As the gates opened, I began to grow antsy with excitement. In India, everywhere that involves a security screening has a separate line for men and women, so Jesse and I inched along through the screening check in our separate lines. I arrived at the patdown and had to explain each and every single bulky item in my pocket – cell phone, wallet, lip balm. Then she got the GoPro. One thing that is strictly verboten on the grounds of the Taj is a tripod. While the GoPro has a screw on tripod in the bottom of the camera mount, I had no intention of using it and simply assumed that the security guard wouldn’t even think to look for a screw-on tripod hidden within the handle of the GoPro mount. Boy was I wrong. The guard had clearly seen this camera and this mount before. I was told that I had to take just the GoPro tripod to the lockers before entering the premises. So I sprinted to the lockers, which were about 400m away from the entrance. It’s not a long distance, but as I left the main gate, I could see the long line of people behind me all working their way onto the grounds and into my future photos while I sprinted away to put a tiny piece of plastic into a locker.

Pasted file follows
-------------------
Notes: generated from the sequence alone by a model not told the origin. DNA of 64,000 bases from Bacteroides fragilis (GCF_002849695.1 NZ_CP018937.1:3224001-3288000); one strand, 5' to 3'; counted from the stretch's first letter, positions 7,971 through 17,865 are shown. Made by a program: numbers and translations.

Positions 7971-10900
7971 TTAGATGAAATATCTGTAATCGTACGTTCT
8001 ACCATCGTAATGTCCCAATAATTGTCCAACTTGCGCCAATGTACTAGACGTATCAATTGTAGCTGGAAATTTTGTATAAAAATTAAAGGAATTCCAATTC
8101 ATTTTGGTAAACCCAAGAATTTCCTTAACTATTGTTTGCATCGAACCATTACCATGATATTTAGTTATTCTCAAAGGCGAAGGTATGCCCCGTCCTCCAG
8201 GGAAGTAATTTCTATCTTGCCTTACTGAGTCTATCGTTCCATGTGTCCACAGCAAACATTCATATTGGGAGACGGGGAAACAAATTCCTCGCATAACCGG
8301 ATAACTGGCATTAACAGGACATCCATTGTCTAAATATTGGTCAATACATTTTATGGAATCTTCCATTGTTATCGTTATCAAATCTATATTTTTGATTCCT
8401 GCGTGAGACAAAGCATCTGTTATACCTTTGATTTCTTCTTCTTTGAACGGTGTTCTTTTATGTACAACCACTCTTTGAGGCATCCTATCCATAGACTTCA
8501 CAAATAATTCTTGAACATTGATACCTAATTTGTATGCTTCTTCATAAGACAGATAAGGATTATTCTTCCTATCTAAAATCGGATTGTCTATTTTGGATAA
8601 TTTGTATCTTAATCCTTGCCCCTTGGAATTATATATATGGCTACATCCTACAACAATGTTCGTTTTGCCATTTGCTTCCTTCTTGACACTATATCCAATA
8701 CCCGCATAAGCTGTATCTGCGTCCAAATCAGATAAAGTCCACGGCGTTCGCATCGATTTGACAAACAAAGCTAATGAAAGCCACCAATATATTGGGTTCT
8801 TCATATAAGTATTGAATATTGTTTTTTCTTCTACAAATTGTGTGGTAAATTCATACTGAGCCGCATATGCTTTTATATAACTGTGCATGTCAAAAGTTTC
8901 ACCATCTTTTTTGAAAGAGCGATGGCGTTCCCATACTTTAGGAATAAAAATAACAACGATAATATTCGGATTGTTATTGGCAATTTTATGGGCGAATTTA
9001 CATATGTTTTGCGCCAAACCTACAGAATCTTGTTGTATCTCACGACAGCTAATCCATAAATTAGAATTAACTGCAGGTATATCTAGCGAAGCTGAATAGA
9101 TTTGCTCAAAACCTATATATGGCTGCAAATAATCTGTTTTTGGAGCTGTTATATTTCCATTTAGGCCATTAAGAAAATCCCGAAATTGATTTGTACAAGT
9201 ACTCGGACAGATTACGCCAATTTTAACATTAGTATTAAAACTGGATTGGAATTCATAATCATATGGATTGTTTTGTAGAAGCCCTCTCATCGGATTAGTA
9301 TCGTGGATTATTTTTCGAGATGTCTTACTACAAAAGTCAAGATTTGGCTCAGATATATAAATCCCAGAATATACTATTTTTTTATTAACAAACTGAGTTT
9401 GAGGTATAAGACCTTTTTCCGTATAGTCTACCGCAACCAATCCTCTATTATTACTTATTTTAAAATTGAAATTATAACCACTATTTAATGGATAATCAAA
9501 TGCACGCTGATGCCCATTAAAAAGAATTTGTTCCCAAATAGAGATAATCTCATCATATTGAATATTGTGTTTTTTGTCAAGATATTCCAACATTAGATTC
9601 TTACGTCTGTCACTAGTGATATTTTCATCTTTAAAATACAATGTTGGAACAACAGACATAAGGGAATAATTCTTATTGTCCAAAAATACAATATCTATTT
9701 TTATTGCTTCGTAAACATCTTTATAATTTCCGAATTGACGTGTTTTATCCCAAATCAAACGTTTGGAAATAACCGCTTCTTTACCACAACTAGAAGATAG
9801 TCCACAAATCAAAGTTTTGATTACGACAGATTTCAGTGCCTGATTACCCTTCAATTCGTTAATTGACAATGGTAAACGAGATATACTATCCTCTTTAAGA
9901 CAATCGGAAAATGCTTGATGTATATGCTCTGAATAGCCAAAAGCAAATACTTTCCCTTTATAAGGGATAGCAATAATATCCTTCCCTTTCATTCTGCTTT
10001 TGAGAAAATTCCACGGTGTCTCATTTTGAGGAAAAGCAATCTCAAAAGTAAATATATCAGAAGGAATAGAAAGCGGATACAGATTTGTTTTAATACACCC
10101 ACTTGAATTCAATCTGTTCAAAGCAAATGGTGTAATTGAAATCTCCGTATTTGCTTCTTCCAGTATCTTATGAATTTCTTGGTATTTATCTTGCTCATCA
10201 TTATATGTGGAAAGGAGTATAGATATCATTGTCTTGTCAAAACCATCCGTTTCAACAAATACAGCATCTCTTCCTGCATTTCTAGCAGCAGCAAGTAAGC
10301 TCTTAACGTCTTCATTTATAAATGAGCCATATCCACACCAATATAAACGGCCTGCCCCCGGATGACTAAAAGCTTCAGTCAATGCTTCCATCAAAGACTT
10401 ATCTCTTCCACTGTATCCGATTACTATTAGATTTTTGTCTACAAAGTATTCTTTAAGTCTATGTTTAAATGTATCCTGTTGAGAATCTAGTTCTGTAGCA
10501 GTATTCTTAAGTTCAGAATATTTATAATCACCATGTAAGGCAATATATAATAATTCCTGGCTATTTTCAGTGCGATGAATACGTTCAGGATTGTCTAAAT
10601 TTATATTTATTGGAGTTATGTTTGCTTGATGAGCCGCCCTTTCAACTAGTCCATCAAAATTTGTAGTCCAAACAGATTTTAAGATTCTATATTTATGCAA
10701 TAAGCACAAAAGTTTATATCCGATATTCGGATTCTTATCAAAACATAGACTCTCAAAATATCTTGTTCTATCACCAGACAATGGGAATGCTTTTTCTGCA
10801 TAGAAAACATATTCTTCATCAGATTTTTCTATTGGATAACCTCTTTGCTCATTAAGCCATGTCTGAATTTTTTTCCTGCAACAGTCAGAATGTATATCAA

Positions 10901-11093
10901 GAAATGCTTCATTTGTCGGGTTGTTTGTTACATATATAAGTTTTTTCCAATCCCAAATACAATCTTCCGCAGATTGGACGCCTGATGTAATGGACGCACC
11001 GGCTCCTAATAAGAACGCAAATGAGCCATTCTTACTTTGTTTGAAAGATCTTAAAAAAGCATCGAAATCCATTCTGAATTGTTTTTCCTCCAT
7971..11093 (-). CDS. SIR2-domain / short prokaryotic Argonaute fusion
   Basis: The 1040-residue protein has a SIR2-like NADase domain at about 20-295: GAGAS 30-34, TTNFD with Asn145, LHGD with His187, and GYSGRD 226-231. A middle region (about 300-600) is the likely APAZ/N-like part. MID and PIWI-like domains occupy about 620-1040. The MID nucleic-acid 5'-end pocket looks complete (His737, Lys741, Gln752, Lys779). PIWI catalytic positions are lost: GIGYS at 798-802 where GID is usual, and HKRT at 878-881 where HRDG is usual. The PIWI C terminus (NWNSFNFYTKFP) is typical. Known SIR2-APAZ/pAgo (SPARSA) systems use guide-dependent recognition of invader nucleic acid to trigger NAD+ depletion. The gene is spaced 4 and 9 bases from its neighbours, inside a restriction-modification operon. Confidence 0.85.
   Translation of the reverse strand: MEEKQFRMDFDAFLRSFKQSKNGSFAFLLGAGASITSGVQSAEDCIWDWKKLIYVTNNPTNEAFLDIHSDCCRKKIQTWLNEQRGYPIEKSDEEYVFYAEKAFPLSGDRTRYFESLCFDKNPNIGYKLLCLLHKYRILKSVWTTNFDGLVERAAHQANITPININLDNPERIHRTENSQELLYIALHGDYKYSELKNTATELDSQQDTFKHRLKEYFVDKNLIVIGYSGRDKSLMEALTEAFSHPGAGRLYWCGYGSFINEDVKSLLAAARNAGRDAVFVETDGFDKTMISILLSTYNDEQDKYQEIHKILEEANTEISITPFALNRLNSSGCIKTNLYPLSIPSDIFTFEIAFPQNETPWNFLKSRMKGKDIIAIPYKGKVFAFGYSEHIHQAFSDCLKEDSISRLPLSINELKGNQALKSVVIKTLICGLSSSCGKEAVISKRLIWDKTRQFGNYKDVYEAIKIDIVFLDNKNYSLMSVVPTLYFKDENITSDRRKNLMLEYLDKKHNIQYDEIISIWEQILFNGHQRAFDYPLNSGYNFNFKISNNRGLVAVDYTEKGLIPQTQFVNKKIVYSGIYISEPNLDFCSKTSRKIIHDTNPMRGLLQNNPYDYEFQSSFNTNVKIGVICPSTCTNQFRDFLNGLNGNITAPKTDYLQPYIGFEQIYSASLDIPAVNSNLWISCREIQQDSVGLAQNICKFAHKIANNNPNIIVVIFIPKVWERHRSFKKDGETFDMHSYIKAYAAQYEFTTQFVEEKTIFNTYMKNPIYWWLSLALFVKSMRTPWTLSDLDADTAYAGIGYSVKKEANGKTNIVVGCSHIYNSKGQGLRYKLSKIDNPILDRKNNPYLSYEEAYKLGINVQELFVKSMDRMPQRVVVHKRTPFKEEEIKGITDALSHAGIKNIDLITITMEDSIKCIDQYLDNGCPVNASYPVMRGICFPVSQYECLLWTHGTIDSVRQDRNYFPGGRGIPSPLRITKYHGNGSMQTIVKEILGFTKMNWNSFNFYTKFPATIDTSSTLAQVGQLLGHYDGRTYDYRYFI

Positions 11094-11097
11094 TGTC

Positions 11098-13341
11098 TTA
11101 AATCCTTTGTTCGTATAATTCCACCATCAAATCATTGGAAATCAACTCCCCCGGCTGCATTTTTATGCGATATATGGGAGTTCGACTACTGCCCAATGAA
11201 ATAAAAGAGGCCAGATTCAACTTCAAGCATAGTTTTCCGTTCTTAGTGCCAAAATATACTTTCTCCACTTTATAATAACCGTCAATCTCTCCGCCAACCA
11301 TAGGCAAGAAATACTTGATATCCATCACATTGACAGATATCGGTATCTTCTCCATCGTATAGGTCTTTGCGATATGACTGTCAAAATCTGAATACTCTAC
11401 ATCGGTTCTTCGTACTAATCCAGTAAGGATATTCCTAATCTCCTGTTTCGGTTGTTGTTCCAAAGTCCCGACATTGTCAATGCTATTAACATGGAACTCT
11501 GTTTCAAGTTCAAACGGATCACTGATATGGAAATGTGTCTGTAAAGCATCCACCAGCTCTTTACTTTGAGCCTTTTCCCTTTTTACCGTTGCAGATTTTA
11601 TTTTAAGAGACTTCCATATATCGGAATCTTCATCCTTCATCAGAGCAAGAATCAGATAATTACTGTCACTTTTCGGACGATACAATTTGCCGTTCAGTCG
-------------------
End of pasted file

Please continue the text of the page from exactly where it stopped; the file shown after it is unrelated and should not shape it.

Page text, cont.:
Eventually, I made it onto the stately grounds, winded, frazzled, and annoyed. Not how I wanted to begin my Taj Mahal experience, but I took a few deep breaths before walking through the large sandstone arch that acts as the main entrance. And I am so glad I did because once I turned that first corner, the Taj absolutely took my breath away. Yes, there were lots of people, selfies galore, and people posing in a ridiculous fashion, but all of that gets lost in the beauty and grandeur of the building and grounds.